Fluid contamination can be measured by various different analysing methods. In this blog post, we compare the laser optical method of light extinction against pore blockage.
How does the Light Extinction method work?
The illumination source is a laser diode. The laser light beam is collimated by a lens array and formed to a straight and flat beam focused by a transfer optic at the orifice. The beam passes through the measuring cell and interacts with a photo diode. The photo diode measures the light intensity behind the contaminated fluid stream in the orifice. The photo diode operates in a photo conductive method which delivers a current proportional to the incident light intensity. Each single particle flowing through the measuring cell creates a change of current on the photo diode; the sensor electronics evaluate this change of current as a particle signal. The shadow surface represents the size of the particle.
A light extinction particle counter measures particles in multiple size areas. Each single particle in the fluid is detected and assigned to a specific size channel. After measurement, the measuring results are reported as particle counts for the individual size channels. When reporting the results cleanliness class standard, the measurement results are presented in simplified form either in 6 size classes between 4 and 70µm(c) (A-F) or in 5 size classes between 6 and 70µm(c) (B-F). The triple code as per ISO 4406 reports three size channels of 4, 6 and 14 µm(c). The optical PAMAS particle counters exceed the requirements of common cleanliness standards by providing a detailed particle size distribution of up to 32 size channels.
How is the pore blockage technique measured?
In this filter blockage technique, the sample fluid is led through a membrane with a defined pore size (e.g. 10 µm). Particle sizes exceeding the pore size are separated and trapped on the surface of the membrane, so over time, the pores of the membrane filter become blocked by particles.
Two different variants can be used in the pore blockage technique:
- If the flow rate is kept stable, the increase of the differential pressure can be measured.
- Conversely, the flow rate reduction can be determined if the pressure drop is maintained at a constant level.
At constant flow, an increase of pressure can be observed during measurement. This is due to the open pores on the membrane becoming blocked. Due to the reduction of the number of pores, the sample flow becomes more and more blocked and the differential pressure increases. Conditions are the other way round at constant pressure: The flow rate gradually decreases while the filter becomes more and more blocked. With the aid of a mathematical formula that are specific to the manufacturer, the measuring data is then converted into corresponding cleanliness classes.
Compared to particle counting with the light extinction method, the pore blockage technique has a single benefit: The measuring result is hardly affected by aeration of gas bubbles or by free water. However, the measuring result might be affected by insoluble additives that are sticking in the filter.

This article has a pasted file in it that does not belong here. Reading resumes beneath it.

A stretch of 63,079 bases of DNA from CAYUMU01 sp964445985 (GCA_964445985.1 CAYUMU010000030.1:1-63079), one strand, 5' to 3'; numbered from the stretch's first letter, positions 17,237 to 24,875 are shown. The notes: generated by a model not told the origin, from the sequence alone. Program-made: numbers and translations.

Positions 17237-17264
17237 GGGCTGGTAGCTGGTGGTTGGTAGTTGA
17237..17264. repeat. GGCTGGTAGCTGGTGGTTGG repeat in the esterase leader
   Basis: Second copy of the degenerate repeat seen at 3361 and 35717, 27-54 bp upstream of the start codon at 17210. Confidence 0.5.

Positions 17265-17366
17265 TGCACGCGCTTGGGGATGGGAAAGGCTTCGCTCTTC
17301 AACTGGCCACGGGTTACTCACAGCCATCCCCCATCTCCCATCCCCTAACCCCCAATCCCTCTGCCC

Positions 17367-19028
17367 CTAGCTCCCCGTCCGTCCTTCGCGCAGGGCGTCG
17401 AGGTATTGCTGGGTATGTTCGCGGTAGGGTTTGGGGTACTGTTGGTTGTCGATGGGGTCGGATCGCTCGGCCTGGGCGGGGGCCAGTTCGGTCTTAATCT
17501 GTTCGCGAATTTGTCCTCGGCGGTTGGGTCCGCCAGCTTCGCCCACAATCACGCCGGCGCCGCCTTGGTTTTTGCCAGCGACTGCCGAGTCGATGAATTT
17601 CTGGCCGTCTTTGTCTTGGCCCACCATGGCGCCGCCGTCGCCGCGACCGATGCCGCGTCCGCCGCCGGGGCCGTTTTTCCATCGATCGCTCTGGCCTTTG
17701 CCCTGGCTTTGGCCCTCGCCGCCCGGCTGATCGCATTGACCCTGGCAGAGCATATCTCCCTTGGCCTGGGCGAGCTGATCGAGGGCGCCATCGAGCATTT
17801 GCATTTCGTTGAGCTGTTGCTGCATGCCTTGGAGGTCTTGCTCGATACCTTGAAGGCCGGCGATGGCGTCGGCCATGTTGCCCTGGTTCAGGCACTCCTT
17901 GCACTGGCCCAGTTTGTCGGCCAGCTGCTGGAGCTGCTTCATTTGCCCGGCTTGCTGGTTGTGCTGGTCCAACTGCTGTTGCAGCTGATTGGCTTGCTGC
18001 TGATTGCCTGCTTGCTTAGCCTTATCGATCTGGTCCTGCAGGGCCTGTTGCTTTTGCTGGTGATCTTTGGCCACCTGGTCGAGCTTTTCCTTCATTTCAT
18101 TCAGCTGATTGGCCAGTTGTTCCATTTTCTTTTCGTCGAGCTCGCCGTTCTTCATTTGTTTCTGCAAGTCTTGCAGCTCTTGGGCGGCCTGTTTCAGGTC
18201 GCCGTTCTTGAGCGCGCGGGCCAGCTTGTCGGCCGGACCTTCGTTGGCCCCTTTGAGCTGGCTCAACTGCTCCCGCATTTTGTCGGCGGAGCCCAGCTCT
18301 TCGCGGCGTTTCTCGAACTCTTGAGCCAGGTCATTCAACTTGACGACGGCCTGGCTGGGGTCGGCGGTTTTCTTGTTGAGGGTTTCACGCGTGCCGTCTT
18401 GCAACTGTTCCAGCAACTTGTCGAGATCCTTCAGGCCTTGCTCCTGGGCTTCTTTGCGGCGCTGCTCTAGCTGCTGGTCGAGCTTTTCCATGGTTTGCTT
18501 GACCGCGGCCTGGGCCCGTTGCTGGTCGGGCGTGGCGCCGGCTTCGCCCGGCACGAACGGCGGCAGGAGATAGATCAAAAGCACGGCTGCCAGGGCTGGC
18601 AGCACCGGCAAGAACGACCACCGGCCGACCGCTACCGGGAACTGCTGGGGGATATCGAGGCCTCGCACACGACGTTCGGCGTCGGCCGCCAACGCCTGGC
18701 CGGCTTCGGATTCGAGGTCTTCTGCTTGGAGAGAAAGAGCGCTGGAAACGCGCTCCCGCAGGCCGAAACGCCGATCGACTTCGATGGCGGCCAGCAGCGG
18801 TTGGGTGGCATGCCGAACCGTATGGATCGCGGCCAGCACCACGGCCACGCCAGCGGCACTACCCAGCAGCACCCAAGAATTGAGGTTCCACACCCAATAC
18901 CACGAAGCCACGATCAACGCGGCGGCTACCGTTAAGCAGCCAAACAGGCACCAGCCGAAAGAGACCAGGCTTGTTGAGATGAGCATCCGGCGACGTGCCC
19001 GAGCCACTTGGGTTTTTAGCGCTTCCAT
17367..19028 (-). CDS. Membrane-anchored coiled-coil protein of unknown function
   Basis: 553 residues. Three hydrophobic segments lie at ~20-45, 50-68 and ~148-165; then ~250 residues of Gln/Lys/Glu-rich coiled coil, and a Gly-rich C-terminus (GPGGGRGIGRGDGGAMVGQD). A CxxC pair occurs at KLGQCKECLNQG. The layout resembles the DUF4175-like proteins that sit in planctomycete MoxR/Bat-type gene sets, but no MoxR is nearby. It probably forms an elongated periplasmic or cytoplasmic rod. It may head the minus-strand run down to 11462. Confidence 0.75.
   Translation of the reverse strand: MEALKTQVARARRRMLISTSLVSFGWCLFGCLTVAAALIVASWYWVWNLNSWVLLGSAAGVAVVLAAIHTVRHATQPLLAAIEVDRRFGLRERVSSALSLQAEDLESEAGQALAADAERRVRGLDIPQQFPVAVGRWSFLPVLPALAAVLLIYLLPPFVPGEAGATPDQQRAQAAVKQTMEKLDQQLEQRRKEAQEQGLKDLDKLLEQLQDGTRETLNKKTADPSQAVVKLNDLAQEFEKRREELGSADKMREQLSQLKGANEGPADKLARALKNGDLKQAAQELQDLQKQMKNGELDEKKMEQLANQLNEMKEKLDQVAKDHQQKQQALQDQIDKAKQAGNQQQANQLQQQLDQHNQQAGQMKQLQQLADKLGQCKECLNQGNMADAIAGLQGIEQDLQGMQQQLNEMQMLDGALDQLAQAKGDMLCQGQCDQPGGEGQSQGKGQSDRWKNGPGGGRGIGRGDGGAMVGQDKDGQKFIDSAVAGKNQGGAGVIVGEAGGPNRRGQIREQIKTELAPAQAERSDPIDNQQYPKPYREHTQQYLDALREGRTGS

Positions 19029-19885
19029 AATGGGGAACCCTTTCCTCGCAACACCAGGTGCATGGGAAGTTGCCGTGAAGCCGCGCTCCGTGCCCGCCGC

Furthermore, the filter blockage method is only semi-quantitative as it provides information on the whole degree of contamination, whereas it does not measure quantity and size of the individual contaminants. Single particle measurement and precise knowledge on the particle size distribution can be obtained only through the light extinction technique. The pore blockage method is also restricted to few particle sizes. Particles smaller than the pore size cannot be detected. The filter blockage technique can also be affected by the fluid viscosity: Different sample viscosities might affect the differential pressure at constant flow rate. This leads to false measuring results. If changes in the fluid viscosity might occur, the pore blockage method can only be applied at constant pressure and variable flow rate (by measuring the differential flow rate). In addition, the pore blockage method does not detect liquid contamination (e.g. oil contamination in hydraulic systems carrying water-glycol) and thus deceives the user into believing that his system is actually clean.
Whereas the pore blockage technique only allows a coarse indication of contamination, light extinction sensors measure the dimensions of every single particle in the sample fluid. The pore blockage technique does not measure individual particles, it merely calculates the differential pressure related to a specific particle size. The pore blockage technique must not report particle measuring results as per cleanliness standards. A standardized report of contamination results as per SAE AS 4059 can ONLY be achieved with an optical particle counter, calibrated according to ISO 11171. Precise information on the size of individual contaminants is an indispensable prerequisite in many applications. The light extinction method is the only suitable method for these applications.
You will find more information about PAMAS particle counters here.
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